You know the scenario: it’s dinner time, you haven’t meal prepped and are due to go grocery shopping. You open the fridge and pantry several times as if food will magically appear. But you’re left with what you’ve got and somehow need to throw a meal together. Time to dig into the archives of canned goods and questionably ‘fresh’ food remaining in the fridge. You check some ambiguous date on the packaging and it’s in the past, you throw it away in fear of getting sick. Time to order delivery.

According to a recent article published by NPR, the confusion among date labels is creating an enormous amount of waste in Americans’ homes. A whopping $161 billion worth each year. Turns out, some foods are completely safe to eat for up to 6-9 months after their so-called expiration date. Rather, the date is more of an indication of quality.

And as obvious as it might be, we all have a shared responsibility to help eliminate food waste and reduce our carbon footprint. But how?

It’s Time to Expire Your Sell-By Label

The United States Department of Agriculture states that manufacturers provide dating to help consumers and retailers decide when food is of the best quality. Dates are not an indicator of the product’s safety and are not required by Federal law (except for infant formula).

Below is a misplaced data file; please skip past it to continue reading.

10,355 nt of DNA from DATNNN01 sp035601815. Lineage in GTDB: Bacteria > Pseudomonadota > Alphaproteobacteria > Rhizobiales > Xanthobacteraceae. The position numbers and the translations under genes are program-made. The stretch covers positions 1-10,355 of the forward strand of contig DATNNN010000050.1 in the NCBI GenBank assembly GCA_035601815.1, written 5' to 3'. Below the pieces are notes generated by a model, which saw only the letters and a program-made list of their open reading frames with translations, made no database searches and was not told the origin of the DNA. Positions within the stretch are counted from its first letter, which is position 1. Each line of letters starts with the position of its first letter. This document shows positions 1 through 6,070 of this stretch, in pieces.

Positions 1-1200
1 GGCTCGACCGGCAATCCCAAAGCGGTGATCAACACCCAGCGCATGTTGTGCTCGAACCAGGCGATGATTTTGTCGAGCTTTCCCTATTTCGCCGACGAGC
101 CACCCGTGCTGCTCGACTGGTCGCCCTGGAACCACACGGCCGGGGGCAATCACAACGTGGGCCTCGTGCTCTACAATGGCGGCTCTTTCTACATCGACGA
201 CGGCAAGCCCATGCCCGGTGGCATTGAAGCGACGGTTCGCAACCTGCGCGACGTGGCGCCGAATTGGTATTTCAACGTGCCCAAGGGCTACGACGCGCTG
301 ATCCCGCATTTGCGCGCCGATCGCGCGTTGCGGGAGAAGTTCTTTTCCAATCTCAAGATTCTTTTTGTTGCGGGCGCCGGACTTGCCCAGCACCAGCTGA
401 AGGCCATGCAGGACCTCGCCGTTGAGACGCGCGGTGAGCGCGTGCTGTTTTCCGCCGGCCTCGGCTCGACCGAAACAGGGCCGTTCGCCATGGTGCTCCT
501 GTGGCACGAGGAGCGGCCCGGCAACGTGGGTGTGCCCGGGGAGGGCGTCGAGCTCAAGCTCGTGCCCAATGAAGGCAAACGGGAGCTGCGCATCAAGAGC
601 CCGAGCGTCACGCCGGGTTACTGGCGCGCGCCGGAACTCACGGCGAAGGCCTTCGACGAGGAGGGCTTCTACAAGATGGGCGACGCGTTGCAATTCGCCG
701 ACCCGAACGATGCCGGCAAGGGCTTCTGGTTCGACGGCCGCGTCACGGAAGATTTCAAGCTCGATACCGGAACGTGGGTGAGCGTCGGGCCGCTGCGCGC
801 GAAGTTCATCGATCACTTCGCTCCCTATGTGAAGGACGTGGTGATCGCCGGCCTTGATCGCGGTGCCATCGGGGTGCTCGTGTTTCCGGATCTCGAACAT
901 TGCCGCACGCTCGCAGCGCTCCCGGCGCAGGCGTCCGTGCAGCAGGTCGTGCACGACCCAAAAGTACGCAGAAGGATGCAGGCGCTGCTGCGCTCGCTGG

But with a variety of date labels such as ‘sell-by’, ‘use-by’ and ‘best before’, most consumers still question whether their food is safe to eat.

However, the FDA believes that if we can avoid confusion among date labels, we can also avoid waste. This was expressed in a recent letter they sent to the food industry urging standardization of ‘Best if Used By’. According to the letter, Consumer research has found that the “Best If Used By” phrase best communicates to consumers the date by with the product will be of optimal quality.

This isn’t too surprising as this phrase means exactly what it says where as something like sell-by leaves you with wondering when the use-by date is.

The Pressure Is On

The federal government’s goal is to reduce food waste by 50% by 2030. The difficulty in streamlining this could be in part due to the fact that there is no federal requirement to putting date labels on food packages. However, while this is a voluntary measure the FDA encourages (and certainly not the only means to reducing waste), their research could indicate a trend everyone will want to get behind.

Leaders in the industry such as the Grocery Manufacturers Association and the Food Marketing Institute  have pushed for standardized labels.  As a food manufacturer, not only would this support the environment,  it can potentially protect your reputation by allowing consumers to become more familiar with the “Best If Used By”  quality of your products. After-all, no one knows the shelf-life better than the ones that put it on the shelf to start.

For more information on what the USDA suggests for proper food label dating, you can visit their Food Product Dating page.